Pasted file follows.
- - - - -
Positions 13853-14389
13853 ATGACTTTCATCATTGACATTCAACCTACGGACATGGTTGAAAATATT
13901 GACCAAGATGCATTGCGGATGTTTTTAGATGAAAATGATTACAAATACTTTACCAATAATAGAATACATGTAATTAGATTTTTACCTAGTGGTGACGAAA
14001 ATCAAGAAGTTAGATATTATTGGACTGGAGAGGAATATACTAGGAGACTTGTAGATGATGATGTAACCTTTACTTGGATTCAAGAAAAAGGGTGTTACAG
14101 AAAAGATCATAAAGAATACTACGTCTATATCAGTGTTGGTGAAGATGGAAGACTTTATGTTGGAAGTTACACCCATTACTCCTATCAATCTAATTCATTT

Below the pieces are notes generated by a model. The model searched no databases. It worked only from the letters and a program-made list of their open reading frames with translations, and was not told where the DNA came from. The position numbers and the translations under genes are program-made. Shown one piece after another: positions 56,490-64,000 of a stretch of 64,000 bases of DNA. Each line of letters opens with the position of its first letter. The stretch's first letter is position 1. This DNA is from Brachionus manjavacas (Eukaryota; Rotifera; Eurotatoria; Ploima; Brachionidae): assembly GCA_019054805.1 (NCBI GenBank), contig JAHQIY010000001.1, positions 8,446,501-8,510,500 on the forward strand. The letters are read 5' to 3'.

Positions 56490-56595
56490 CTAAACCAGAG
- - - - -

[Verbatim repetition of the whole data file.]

Positions 13853-14389
13853 ATGACTTTCATCATTGACATTCAACCTACGGACATGGTTGAAAATATT
13901 GACCAAGATGCATTGCGGATGTTTTTAGATGAAAATGATTACAAATACTTTACCAATAATAGAATACATGTAATTAGATTTTTACCTAGTGGTGACGAAA
14001 ATCAAGAAGTTAGATATTATTGGACTGGAGAGGAATATACTAGGAGACTTGTAGATGATGATGTAACCTTTACTTGGATTCAAGAAAAAGGGTGTTACAG
14101 AAAAGATCATAAAGAATACTACGTCTATATCAGTGTTGGTGAAGATGGAAGACTTTATGTTGGAAGTTACACCCATTACTCCTATCAATCTAATTCATTT

Below the pieces are notes generated by a model. The model searched no databases. It worked only from the letters and a program-made list of their open reading frames with translations, and was not told where the DNA came from. The position numbers and the translations under genes are program-made. Shown one piece after another: positions 56,490-64,000 of a stretch of 64,000 bases of DNA. Each line of letters opens with the position of its first letter. The stretch's first letter is position 1. This DNA is from Brachionus manjavacas (Eukaryota; Rotifera; Eurotatoria; Ploima; Brachionidae): assembly GCA_019054805.1 (NCBI GenBank), contig JAHQIY010000001.1, positions 8,446,501-8,510,500 on the forward strand. The letters are read 5' to 3'.

Positions 56490-56595
56490 CTAAACCAGAG